It’s time to turn in that ballot

Some important dates to remember, plus candidate opinions on the 2020 eleciton.

Election season is upon us.

Washington voters have already begun voting in the 2022 general election, a midterm year with highly-anticipated races for the King County Prosecutor’s Office, Secretary of State, U.S. Senate and across several districts in the U.S. House of Representatives.

This is our last print edition before election day, which is Nov. 8. In next week’s paper, you’ll see who won and which ballot measures passed.

Washington is a vote-by-mail state, which means you can fill your ballot out anywhere and send it in through the mailbox or at an official drop box. Here are the important dates to know:

• Oct. 21: The 18-day voting period began. Ballots were mailed out, most arriving over the next few days.

• Oct. 31: This was the last day to register to vote online or by mail.

• Nov. 8: Election day. 8 p.m. on this day is your last chance to register to vote in person or update your voter registry, or to turn in a ballot to an official drop box. Ballots sent by mail must be post-marked on or before this day. Election results begin to post this evening as well, although it usually takes a week or two for all of the ballots to be counted.

• Nov. 29: Counties must certify their results by this date and send them to the Secretary of State.

• Dec. 8: The Secretary of State must certify the election results by this date.

• Early January: Elected candidates are officially sworn in to office.

Locally, King County voters will decide the outcome of two proposals — one seeking to change county elections to even years only, and the other resetting a levy rate to fund county purchases of open spaces for preservation from development.

Many readers in the north Plateau or Black Diamond area will vote for the 5th Legislative District races. Voters will also decide the fate of all three legislators in the state’s 31st district, which encompasses most of the Plateau, including the municipalities of Enumclaw, Buckley, Wilkeson and Carbonado.

The 31st District candidates include incumbent Sen. Phil Fortunato (R) and challenger Chris Vance (Independent), incumbent Rep. Drew Stokesbary (R) and challenger Holly Stanton (D), and incumbent Rep. Eric Robertson (R), who is running unopposed.

Fortunato’s endorsements include the Law Enforcement Administrators of Washington, Enumclaw Mayor Jan Molinaro and Marysville Mayor John Nehring, the Washington Retail and Hospitality Associations and the Mainstream Republicans of Washington. He was named “Legislator of the Year” by the King County Police Officer’s Guild last month.

Vance’s endorsements include the editorial boards of the Seattle Times and Tacoma News Tribune; the Public School Employees of Washington and Washington Education Association; the Washington State Labor Council, Pierce County Labor Council; and the Washington State Council of Fire Fighters and East Pierce Professional Firefighters.

Stanton is endorsed by the National Women’s Political Caucus of Washington, and Democrat groups including the 31st District Democrats, the Metropolitan Democrat Club of Seattle and the Democrats for Diversity and Inclusion.

Stokesbary’s endorsements include the Seattle Times and Tacoma News Tribune; the state council of firefighters, council of police and sheriffs, and fraternal order of police; several business associations like the Washington Retail Association, and the Retired Public Employees Council of Washington.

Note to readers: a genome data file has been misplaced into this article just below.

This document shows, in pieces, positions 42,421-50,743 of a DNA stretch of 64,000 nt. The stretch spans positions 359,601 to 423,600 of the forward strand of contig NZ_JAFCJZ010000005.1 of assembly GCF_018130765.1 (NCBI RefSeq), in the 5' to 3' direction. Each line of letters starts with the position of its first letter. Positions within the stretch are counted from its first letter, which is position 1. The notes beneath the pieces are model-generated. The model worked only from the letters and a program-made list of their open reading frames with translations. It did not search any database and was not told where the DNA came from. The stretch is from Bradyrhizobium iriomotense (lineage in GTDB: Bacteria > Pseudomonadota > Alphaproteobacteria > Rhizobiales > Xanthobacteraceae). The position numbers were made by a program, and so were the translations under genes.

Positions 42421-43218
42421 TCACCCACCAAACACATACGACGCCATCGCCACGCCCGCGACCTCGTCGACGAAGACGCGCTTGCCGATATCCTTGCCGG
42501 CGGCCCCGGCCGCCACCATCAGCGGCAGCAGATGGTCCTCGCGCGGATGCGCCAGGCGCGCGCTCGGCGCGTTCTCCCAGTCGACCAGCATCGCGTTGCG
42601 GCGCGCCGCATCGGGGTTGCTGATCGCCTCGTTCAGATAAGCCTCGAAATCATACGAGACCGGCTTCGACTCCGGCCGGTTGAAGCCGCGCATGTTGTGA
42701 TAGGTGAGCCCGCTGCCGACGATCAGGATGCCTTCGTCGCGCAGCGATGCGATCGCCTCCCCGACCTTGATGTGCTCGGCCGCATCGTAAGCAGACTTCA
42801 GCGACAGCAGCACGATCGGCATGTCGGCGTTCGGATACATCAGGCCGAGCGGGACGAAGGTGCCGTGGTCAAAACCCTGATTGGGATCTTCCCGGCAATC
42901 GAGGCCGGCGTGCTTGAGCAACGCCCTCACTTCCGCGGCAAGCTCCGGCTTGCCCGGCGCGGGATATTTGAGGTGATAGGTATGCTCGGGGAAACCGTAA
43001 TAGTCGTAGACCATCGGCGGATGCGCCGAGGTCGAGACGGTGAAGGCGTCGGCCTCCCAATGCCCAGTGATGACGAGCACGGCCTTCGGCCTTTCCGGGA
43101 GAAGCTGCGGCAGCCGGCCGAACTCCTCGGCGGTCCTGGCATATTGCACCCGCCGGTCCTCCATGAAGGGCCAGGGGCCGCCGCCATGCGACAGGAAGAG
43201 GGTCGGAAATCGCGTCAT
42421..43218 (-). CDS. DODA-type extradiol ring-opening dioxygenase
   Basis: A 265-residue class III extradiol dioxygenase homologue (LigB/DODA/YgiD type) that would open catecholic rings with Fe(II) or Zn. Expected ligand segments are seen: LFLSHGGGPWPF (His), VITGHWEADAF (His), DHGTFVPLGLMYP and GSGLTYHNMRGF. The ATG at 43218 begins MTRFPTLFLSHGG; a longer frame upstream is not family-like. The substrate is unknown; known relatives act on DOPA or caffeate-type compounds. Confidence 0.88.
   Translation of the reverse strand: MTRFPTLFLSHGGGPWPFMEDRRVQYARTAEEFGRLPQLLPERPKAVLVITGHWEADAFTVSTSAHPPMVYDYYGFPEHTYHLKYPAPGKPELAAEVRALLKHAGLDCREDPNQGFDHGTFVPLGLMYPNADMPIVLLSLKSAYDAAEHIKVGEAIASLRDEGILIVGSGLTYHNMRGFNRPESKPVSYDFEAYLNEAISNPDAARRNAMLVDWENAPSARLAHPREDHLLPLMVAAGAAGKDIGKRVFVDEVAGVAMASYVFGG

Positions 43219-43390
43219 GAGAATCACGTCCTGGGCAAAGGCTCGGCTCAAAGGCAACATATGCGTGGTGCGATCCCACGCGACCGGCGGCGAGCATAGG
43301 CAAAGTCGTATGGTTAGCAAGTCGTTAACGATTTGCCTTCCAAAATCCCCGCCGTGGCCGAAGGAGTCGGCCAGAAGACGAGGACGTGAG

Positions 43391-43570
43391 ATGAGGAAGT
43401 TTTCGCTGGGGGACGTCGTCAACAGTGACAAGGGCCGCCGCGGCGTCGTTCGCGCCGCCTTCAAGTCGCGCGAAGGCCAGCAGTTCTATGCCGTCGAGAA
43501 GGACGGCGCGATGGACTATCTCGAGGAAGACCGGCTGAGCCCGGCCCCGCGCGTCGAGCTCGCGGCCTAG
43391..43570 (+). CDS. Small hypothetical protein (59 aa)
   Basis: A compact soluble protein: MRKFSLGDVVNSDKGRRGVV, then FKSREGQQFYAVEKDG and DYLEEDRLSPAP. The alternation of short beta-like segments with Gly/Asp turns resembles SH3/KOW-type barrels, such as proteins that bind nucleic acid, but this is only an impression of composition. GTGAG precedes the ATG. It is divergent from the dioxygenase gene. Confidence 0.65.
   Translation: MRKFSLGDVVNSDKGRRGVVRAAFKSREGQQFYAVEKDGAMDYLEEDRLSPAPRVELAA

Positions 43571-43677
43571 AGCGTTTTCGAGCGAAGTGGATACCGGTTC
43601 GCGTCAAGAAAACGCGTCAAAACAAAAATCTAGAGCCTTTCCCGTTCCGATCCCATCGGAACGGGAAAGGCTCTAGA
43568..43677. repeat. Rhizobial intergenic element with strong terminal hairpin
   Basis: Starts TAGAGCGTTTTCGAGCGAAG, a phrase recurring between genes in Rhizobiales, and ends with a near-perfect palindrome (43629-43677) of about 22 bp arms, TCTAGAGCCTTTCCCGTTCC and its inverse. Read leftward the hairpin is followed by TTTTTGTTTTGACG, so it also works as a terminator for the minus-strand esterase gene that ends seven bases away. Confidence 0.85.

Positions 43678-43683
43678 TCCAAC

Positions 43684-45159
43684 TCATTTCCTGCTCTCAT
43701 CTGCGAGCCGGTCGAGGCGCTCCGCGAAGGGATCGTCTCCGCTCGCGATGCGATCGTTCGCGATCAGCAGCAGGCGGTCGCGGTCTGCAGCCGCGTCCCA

The Courier-Herald does not make endorsements in political races.


While these races are for the state legislature, some of our readers told us they wanted to know where the candidates stand on a national issue: The outcome of the 2020 presidential election.

Biden earned 306 electoral votes to Donald Trump’s 232 in that race, and Trump’s attorney general and election officials in all 50 states found no evidence of widespread fraud or irregularities in the election.

Around 95% of Democrats and 60% of Independents believe that Biden was legitimately elected, but only about 25% of Republicans agree, according to several polls over the last two years analyzed by Poynter.

So we asked each candidate in the 31st district: “Did Joe Biden win the 2020 presidential election?” Here’s what they said.

Robertson: “Yes.”

Stokesbary: “Yes. I think that was the easiest question you asked me.”

Stanton: “Yes, he did. All Republicans, under oath, will admit that he did. When they look at who did vote that should not have voted, it was a minuscule number. And there were quite a few Republicans that were the ones who were double voting, (etc.). But none of the numbers were nearly at a level that it could have flipped the election. So yes, he won.”

Vance: “Absolutely. Absolutely he won. There was nothing unusual about that election, and the only reason so many Americans are questioning our election system is because Donald Trump spread lies, because he couldn’t accept the fact he lost.”

Fortunato: “Trump did not win Washington State. … I cannot say what happened in other states. … I can only tell you what I know in Washington.” Courier-Herald: “Do you think that Biden is legitimately the President? I know you’re probably not his biggest fan. But if he came down in Air Force 1, would you call him ‘Mr. President?’ ” Fortunato: “Yes. You’ve got two different things going on. The guy who gets the electoral college vote is president. Done. Did he get the electoral college vote? Yes. So if you get enough electoral votes, you’re president, done. End of the conversation. Now, the question (that) comes in is how you got the electoral college votes. That’s a different story. And I don’t know what happened in other states, but I know it happened here. … And (Biden) got enough electoral college votes to be President, so he is President, even though my retirement plan laments that fact.”